RAMA complements other moored buoy arrays in the Atlantic (PIRATA) and Pacific (TAO/TRITON). To learn more about RAMA, visit PMEL’s Global Tropical Moored Buoy Array’s website here.
This summer, PMEL is hosting 9 undergraduate students through the NOAA’s Ernest F. Hollings Scholarship program, NOAA’s College-Supported Internship Program at Smith College, the National Science Foundations’ Research Experience for Undergraduates, and the University of Washington’s Joint Institute for the Study of the Atmosphere and Ocean (JISAO) internship program. They are working across multiple groups at PMEL: Acoustics, Earth Ocean Interactions, Atmospheric Chemistry, Ocean Acidification, Madden-Julian Oscillation (MJO), and Large Scale Ocean Physics. The students spend 10 weeks at PMEL with their mentors getting hands-on research experience at both the Seattle and Newport locations. They are all so passionate and can't wait to see what they accomplish this summer.
This year's cohort are: Will Christian from Michigan Technological University, Tina Chen from Middlebury College, Max Garvue from University of Nebraska - Lincoln, Nick Barber from Drexel University, Danielle Naiman from the University of California - San Diego, Gabby Kalbach from California State University - Monterey Bay, Sophie Shapiro and Courcelle Stark from Smith College, Emily van Auken from Stonehill College. Read more about each of them and their projects here.
Learn more about NOAA’s Ernest F. Hollings (Hollings) Undergraduate Program, the National Science Foundation Research Experience for Undergraduate (NSF-REU) program, JISAO summer intership program, and the NOAA College-Supported Internship Program.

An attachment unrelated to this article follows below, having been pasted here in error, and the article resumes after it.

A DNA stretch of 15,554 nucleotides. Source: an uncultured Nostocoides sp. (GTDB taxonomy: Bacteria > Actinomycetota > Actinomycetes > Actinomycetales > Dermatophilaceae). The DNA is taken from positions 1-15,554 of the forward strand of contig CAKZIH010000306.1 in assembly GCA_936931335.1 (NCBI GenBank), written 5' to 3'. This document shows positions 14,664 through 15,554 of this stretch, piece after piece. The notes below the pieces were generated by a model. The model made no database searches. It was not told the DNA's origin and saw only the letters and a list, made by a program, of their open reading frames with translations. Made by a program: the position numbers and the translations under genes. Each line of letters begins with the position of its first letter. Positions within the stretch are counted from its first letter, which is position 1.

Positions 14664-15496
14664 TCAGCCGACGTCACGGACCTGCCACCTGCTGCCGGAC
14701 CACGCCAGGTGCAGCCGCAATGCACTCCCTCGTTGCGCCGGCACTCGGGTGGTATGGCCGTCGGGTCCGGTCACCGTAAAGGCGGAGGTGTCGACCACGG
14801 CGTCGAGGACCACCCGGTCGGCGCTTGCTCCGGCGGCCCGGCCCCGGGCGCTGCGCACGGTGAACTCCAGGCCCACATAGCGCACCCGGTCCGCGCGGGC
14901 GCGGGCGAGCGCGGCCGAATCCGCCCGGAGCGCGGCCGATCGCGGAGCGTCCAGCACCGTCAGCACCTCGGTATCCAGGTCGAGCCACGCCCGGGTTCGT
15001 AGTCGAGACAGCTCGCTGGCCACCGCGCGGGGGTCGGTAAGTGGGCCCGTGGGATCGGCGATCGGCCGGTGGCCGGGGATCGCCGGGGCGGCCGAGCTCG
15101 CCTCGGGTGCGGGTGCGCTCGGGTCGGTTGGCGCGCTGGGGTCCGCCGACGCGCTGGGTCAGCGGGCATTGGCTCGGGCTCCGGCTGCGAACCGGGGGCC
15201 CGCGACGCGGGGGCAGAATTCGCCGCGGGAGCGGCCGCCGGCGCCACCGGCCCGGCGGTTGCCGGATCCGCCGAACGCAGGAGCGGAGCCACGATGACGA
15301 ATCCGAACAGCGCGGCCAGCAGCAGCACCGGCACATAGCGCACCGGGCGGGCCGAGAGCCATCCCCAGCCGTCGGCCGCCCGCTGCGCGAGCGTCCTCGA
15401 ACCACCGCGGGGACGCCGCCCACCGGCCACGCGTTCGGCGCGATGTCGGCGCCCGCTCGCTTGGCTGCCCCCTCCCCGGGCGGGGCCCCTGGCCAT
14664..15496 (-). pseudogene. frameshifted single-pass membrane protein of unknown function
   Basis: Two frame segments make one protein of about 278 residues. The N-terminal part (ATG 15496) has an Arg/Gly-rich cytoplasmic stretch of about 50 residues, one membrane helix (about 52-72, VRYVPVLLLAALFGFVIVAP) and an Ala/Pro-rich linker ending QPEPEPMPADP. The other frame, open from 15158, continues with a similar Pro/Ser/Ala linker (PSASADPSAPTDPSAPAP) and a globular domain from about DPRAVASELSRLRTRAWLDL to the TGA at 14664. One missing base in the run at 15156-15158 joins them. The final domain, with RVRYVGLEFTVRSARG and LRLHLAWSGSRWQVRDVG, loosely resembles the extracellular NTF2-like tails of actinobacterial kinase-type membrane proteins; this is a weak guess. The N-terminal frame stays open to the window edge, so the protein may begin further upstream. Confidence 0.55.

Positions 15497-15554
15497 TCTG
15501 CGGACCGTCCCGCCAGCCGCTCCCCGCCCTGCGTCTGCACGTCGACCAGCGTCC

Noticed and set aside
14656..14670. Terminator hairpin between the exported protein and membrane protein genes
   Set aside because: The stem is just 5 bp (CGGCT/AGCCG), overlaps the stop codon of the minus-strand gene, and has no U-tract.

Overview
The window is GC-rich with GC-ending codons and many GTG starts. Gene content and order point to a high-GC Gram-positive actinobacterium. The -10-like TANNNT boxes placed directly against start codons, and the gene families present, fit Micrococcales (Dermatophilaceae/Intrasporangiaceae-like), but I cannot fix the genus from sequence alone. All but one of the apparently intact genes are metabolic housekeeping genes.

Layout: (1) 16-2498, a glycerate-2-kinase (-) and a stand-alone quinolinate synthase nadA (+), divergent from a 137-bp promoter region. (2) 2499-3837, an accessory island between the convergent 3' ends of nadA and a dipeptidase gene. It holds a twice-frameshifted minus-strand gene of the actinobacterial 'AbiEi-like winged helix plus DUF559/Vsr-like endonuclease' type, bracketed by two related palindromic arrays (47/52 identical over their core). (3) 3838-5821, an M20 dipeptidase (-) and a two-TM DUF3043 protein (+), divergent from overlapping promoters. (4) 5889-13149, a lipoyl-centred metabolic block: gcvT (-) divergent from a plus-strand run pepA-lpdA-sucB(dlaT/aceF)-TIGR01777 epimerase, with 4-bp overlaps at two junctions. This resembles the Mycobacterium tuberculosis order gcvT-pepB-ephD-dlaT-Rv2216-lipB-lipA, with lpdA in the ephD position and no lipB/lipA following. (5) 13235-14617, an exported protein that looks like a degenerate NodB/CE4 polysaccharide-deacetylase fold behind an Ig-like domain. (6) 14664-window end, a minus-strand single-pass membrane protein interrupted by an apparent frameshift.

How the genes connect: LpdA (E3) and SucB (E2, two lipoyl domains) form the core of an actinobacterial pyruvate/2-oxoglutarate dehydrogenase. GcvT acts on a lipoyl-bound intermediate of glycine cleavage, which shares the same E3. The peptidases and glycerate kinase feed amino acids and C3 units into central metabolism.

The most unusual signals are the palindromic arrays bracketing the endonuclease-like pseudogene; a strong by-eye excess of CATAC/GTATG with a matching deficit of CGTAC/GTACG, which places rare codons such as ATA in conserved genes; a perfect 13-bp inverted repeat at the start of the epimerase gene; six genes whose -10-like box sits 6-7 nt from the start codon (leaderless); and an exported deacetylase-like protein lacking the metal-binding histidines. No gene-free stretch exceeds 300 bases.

Maximum wave amplitude for the October 28, 2012 Haida Gwaii Tsunami computed with the MOST forecast model. The insets show the space-time TEC variations at 2 epochs within 27 mins interval (08:10 to 08:37 UT - October 28, 2012) at the sub-ionospheric points for 5 satellites showing TIDs, overplotted the tsunami MOST model. The TIDs are consistent in time and space with the tsunami waves.
Tsunamis can produce gravity waves that propagate up to the ionosphere, is a region of the Earth’s atmosphere where there is a high concentration of ions and electrons that can affect the spread of radio waves. These ionospheric disturbances can be studied in detail using ionospheric total electron content (TEC) measurements collected by continuously operating ground-based receivers, for example GPS, from the Global Navigation Satellite Systems (GNSS).
The existing tsunami warning system developed by the NOAA Center for Tsunami Research (NCTR) at PMEL currently relies on numerical modeling MOST (Method of Splitting Tsunami model) and buoy observations to produce timely and accurate tsunami forecast for potentially vulnerable U.S. coastal communities. Ground GNSS observations processed in real-time may have the potential to enhance the current system by independently providing the tsunami speed and amplitude.
In a study published in Scientific Reports, the authors present results using a new open-source approach named VARION (Variometric Approach for Real-Time Ionosphere Observation) that focuses on the real-time detection of the Traveling Iononspheric Disturbances (TIDs) caused by tsunami atmospheric gravity waves. This method, combined with real-time data from different sources (e.g. seismometers, buoys, GNSS receivers), may be considered as a novel contribution to future integrated operational tsunami early warning system.
This study was a collaboration among the University of Rome, NASA JPL, NCTR and the University of Washington. Dr. Yong Wei from NCTR and UW’s Joint Institute for the Study of the Atmosphere and Ocean provided MOST modeling of tsunami waves near Hawaiian Islands, more than 4,000-km away from the tsunami source, generated by the October 28, 2012 Haida Gwaii earthquake. The model/data comparison shows the TIDs are very consistent in time and space with the model simulated tsunami waves, offering insight with regard to the ionospheric response to the tsunami-driven atmospheric gravity wave.